If you look at a map of Gwinnett County School Board districts, you might be surprised that each one has pockets where at least 10 percent of the residents often have to choose between rent, keeping the lights on, gas for the car or food for the children. They have what advocacy groups call “food insecurity.”
The term defined by the U.S. Department of Agriculture is the lack of consistent access to adequate food resulting from the lack of money and other resources during the year. And it doesn’t just affect people who are below the poverty level, according to data from the Atlanta Community Food Bank.
Poverty is just one factor that can make it difficult for families to make ends meet. With the federal poverty level at an annual income of $24,250 for a family of four, people who make far more than that often find themselves going without.
Graves Elementary School is an area where a few miles in either direction shows income levels across the spectrum. With 93 percent of the students receiving free or reduced lunch, making sure they actually get to eat became a goal. With 1,200 students arriving in the morning at virtually the same time, there was often a bottle neck in the breakfast line.
The Atlanta Community Food Bank awarded the school $6,000 of a $30,000 grant for Gwinnett County Schools. Graves used its portion for food carts in different parts of the cafeteria that allowed several access points so everyone could have something in their bellies to start the day.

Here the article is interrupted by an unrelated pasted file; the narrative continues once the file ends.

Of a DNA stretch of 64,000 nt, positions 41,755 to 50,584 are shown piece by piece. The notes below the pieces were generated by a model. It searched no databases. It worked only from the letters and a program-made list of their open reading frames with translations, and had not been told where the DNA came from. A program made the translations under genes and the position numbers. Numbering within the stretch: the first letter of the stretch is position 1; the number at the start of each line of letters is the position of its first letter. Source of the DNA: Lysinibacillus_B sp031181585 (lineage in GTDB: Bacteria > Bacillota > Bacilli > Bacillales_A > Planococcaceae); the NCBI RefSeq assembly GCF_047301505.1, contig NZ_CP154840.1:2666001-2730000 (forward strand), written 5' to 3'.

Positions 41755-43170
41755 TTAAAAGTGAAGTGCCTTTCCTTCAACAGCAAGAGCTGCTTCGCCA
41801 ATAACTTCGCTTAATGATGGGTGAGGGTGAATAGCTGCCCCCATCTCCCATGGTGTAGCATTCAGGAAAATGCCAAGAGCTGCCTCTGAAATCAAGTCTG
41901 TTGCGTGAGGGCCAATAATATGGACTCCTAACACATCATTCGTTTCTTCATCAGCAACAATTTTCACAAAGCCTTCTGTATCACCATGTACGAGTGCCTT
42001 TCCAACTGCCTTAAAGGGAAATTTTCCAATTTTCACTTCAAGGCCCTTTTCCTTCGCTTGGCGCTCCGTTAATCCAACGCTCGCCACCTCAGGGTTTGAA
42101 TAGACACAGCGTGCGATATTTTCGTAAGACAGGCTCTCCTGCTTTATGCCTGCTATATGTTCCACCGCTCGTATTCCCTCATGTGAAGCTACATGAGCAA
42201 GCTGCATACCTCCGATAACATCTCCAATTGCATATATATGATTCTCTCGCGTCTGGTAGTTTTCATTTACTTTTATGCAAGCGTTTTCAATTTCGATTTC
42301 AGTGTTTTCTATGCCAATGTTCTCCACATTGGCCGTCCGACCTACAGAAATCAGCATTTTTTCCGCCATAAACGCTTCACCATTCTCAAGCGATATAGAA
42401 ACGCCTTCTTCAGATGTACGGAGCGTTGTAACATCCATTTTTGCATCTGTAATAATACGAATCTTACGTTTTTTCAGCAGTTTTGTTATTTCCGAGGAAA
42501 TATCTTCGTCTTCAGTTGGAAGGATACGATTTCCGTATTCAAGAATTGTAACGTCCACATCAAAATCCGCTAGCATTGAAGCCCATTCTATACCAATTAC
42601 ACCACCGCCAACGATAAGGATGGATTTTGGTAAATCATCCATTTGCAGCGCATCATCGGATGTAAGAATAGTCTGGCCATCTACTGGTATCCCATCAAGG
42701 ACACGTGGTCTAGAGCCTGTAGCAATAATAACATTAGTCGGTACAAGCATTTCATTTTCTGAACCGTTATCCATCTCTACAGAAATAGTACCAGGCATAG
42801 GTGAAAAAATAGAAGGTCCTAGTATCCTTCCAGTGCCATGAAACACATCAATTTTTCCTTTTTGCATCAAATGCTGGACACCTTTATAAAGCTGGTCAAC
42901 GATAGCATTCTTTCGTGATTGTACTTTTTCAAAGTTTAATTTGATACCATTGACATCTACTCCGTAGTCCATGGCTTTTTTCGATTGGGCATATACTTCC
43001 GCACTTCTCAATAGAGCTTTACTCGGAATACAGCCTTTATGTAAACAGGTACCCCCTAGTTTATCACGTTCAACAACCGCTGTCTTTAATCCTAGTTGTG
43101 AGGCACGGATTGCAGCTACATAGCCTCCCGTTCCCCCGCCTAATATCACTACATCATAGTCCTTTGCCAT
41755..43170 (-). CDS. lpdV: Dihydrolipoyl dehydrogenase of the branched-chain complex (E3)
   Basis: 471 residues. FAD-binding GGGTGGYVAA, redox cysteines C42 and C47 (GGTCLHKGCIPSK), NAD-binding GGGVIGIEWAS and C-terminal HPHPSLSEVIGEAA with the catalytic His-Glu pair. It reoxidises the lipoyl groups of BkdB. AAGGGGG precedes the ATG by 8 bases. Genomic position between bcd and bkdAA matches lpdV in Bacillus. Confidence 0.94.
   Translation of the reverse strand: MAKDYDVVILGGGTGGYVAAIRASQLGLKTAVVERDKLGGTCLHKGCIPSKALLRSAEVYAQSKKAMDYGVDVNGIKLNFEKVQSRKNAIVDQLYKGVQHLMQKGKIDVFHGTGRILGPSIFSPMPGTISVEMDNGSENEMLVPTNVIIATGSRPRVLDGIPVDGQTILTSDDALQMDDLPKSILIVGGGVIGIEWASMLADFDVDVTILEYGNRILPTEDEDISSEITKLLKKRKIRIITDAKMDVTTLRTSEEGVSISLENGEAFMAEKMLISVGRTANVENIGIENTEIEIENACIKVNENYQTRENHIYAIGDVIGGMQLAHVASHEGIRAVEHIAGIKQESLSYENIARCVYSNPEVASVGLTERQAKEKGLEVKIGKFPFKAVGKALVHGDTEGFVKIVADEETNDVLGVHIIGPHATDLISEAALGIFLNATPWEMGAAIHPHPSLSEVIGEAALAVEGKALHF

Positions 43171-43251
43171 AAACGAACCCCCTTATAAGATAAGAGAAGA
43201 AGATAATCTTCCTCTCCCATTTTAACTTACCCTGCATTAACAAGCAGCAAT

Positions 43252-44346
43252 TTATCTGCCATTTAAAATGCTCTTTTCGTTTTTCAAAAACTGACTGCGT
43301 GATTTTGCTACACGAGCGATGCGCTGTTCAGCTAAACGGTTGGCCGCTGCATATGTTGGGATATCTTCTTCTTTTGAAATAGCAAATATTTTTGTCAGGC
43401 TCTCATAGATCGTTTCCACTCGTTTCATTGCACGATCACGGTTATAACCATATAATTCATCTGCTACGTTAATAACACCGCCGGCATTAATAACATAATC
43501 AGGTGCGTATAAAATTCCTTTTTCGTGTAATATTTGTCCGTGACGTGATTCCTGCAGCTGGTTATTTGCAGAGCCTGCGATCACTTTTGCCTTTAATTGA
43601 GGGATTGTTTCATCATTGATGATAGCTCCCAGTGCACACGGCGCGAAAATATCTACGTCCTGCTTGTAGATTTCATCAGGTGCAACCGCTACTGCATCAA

“The success of that program was encouraging,” said Michele Chivore, director of the Children’s Nutrition Program at Atlanta Community Food Bank. “We saw 15 percent more students eating breakfast.”
Principal Clayborn Knight worried that many of his students were not eating again after they left school. He met with Food Bank officials in October and in January Graves became the first school in Gwinnett County to launch the Atlanta Community Food Bank Food Pantry/Market Day Program. It allows parents to “shop” for both perishable and non-perishable items that serve five to seven meals per household. For most shoppers it amounts to 40 to 50 pounds of food with about a quarter of it being fresh produce.
The next market day is set for 3:30 to 5:30 p.m. Feb. 19. Subsequent Market Day events will be held the third Thursday of each month.
“We expected about 60 families and about 70 showed up,” Knight said of the first Market Day. “We even had people coming in after it was over. We’re going to shoot for about 75 next time.”
The program, launched in 2017, has seen success in other school districts. Graves became the 40th participant. Most are in Atlanta Public Schools, but Clayton, Cobb, DeKalb, Floyd and Fulton counties have schools involved.
“Unlike programs where students take home a backpack of food on Fridays, we wanted to connect kids to resources through their parents,” said Chivore.
Eventually, Chivore said, they’d like to see these pantries self-sustained by the schools. Besides the individual schools, the district nutrition program has a hand in making it work.
An educator for 25 years, Knight said he’s excited that this partnership provides another resource for helping educate the “whole child.”
“You can’t focus on a test or a lesson if your stomach is rumbling,” he said.
“This was a lot easier than I thought it would be,” said Knight, adding that there are specific guidelines and recipients have to fill out paperwork. But for four hours a month, his school gets to extend its community reach and take a burden off families.
“This goes hand in hand with what we do already,” he said. The school doesn’t roll up the doormat at 4 p.m. There are often movie nights, school dances, homework help and other ways to keep students, parents and community members engaged with the institution.
“This program is certainly a gift that keeps giving,” said Knight.
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